New York State Court of Claims

New York State Court of Claims

MCCLOUD v. THE STATE OF NEW YORK, #2000-001-075, Claim No. 102571, Motion Nos. M-62059, CM-62383


Synopsis


The Court grants defendant's cross motion to dismiss the claim. As a result, the issues raised by claimant's motion to dismiss defendant's affirmative defenses are moot and the Court need not reach them.

Case Information

UID:
2000-001-075
Claimant(s):
MICHAEL MCCLOUD
Claimant short name:
MCCLOUD
Footnote (claimant name) :

Defendant(s):
STATE OF NEW YORK
Footnote (defendant name) :
The original caption names certain individually named parole officers as defendants. The Court of Claims has no jurisdiction to hear claims against individuals or entities other than the State of New York; therefore, the caption has been amended, sua sponte, to reflect the only proper defendant (see, Court of Claims Act, § 9).
Third-party claimant(s):

Third-party defendant(s):

Claim number(s):
102571
Motion number(s):
M-62059
Cross-motion number(s):
CM-62383
Judge:
Susan Phillips Read
Claimant's attorney:
Michael McCloud, Pro Se
Defendant's attorney:
Hon. Eliot Spitzer, NYS Attorney GeneralBy: Alan B. Berkowitz, Esq., Assistant Attorney General, Of Counsel
Third-party defendant's attorney:

Signature date:
January 4, 2001
City:
Albany
Comments:

Official citation:

Appellate results:

See also (multicaptioned case)



Decision

The following papers were read and considered on claimant's motion seeking to dismiss defendant's affirmative defenses stated in its answer pursuant to CPLR 3211 (b)[1] and defendant's cross motion to dismiss the claim: Notice of Motion to Strike Defendant's Affirmative Defenses, dated July 17 and filed July 21, 2000; Verified Motion to Strike Defendant's Affirmative Defenses, sworn to July 17 and filed July 21, 2000; the claim, sworn to May 22 and filed June 6, 2000, with annexed Exhibits A-C; Verified Answer, dated June 21 and filed June 27, 2000; Notice of Cross Motion, dated September 14 and filed September 18, 2000; Affirmation of Alan B. Berkowitz, Esq., AAG, dated September 14 and filed September 18, 2000, with annexed Exhibits A-B; Affidavit in Support of Reply to Defendants' Cross Motion of Michael McCloud, pro se, sworn to September 20 and filed September 22, 2000; Affidavit to Return Motion Back to Motion Term Calendar and to Extend Time to Pay Filing Fee of Michael McCloud, pro se, sworn to September 13 and filed September 15, 2000, with annexed Exhibits A-C; and Daily Report dated September 7, 2000.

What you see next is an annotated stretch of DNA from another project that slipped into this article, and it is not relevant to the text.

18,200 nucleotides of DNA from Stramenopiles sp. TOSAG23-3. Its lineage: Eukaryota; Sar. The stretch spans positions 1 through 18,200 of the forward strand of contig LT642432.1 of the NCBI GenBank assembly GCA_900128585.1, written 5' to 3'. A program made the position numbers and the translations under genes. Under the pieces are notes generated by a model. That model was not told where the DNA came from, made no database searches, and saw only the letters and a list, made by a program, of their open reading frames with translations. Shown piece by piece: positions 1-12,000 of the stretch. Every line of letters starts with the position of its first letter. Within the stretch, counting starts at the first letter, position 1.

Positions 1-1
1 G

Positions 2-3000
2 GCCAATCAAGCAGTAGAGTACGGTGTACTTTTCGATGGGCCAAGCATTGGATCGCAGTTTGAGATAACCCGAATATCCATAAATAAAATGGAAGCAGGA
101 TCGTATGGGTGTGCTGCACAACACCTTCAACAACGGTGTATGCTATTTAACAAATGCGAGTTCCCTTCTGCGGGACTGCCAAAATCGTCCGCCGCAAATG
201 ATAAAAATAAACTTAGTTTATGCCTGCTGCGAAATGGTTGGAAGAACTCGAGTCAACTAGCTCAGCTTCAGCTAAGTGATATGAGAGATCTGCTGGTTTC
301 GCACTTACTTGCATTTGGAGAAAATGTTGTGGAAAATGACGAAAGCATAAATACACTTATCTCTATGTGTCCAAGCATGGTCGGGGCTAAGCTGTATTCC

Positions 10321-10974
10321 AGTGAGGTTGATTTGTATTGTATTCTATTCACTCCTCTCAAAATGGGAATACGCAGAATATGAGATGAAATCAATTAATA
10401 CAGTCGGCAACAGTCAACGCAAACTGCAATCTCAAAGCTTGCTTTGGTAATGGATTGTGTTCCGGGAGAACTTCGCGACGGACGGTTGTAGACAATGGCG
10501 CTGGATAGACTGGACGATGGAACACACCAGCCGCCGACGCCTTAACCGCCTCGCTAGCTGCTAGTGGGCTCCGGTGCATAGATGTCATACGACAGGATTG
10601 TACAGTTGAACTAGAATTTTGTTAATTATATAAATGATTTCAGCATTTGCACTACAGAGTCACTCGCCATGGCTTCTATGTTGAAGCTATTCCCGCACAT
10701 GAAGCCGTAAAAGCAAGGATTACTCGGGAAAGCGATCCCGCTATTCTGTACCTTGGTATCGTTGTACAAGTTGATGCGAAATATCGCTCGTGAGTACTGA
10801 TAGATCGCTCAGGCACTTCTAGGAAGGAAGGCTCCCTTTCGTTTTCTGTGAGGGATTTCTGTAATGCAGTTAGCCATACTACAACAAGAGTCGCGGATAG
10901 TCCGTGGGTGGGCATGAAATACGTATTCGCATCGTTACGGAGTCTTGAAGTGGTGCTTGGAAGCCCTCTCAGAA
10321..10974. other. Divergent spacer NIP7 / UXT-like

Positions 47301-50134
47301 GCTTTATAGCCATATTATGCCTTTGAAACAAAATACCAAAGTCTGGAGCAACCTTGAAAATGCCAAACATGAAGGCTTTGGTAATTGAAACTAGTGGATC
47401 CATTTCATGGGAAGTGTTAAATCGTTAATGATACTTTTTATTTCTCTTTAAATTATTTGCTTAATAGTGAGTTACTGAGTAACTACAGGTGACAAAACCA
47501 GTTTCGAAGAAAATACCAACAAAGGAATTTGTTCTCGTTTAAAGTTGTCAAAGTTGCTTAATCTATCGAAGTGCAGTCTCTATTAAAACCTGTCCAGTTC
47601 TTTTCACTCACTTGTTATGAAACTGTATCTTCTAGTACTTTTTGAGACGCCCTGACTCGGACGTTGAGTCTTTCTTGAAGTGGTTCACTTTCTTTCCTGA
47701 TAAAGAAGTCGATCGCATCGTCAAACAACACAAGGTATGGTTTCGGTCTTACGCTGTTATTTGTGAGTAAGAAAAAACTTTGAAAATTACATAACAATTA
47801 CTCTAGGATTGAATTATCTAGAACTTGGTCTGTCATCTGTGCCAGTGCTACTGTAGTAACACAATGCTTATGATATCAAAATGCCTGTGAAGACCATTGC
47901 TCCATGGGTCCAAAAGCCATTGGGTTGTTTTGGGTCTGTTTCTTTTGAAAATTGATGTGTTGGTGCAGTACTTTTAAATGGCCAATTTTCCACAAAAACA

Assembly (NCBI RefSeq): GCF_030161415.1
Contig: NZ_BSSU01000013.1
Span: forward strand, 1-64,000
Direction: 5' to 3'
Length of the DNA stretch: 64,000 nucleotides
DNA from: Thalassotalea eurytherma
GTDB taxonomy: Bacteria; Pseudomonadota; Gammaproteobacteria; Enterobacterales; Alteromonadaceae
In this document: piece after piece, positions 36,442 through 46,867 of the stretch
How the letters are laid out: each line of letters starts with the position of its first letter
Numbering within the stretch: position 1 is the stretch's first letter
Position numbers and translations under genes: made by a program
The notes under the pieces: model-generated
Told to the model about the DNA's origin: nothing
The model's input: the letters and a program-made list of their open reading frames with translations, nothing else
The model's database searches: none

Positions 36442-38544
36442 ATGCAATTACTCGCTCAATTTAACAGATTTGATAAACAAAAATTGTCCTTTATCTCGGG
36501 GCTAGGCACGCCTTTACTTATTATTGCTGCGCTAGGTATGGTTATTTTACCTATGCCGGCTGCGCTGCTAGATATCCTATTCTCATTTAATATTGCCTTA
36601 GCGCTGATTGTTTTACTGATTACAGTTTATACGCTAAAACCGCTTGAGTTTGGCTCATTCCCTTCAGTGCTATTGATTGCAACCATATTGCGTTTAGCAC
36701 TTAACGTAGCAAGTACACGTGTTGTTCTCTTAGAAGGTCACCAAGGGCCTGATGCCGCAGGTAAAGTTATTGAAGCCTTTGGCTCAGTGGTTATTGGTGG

On June 6, 2000, claimant Michael McCloud ("claimant"), pro se, filed this claim alleging that certain parole officers, the State Division of Parole and defendant State of New York ("defendant" or "the State") intentionally submitted false business records and statements against him, causing such emotional injuries as the loss of support of family members and his girlfriend (claim, sworn to May 22 and filed June 6, 2000, with annexed Exhibits A-C ["claim"], ¶¶ 4, 8-9). The alleged defamatory statement was contained in a probation report, which stated that claimant had violated parole by "using drugs, driving an unregistered vehicle and sexually abusing a minor" (claim, ¶ 8, Exh. A).

In its answer filed on June 27, 2000, defendant denied the substantive allegations of the claim and interposed eight affirmative defenses (Verified Answer, dated June 21 and filed June 27, 2000 ["answer"]). Claimant thereafter moved to strike the State's affirmative defenses. Although this motion was originally returnable on August 23, 2000, it was brought to the Court's attention that the Attorney-General had not been served (see, Daily Report dated September 7, 2000).[2] As a result, the Court adjourned the motion until October 11, 2000 to give the State the opportunity to respond.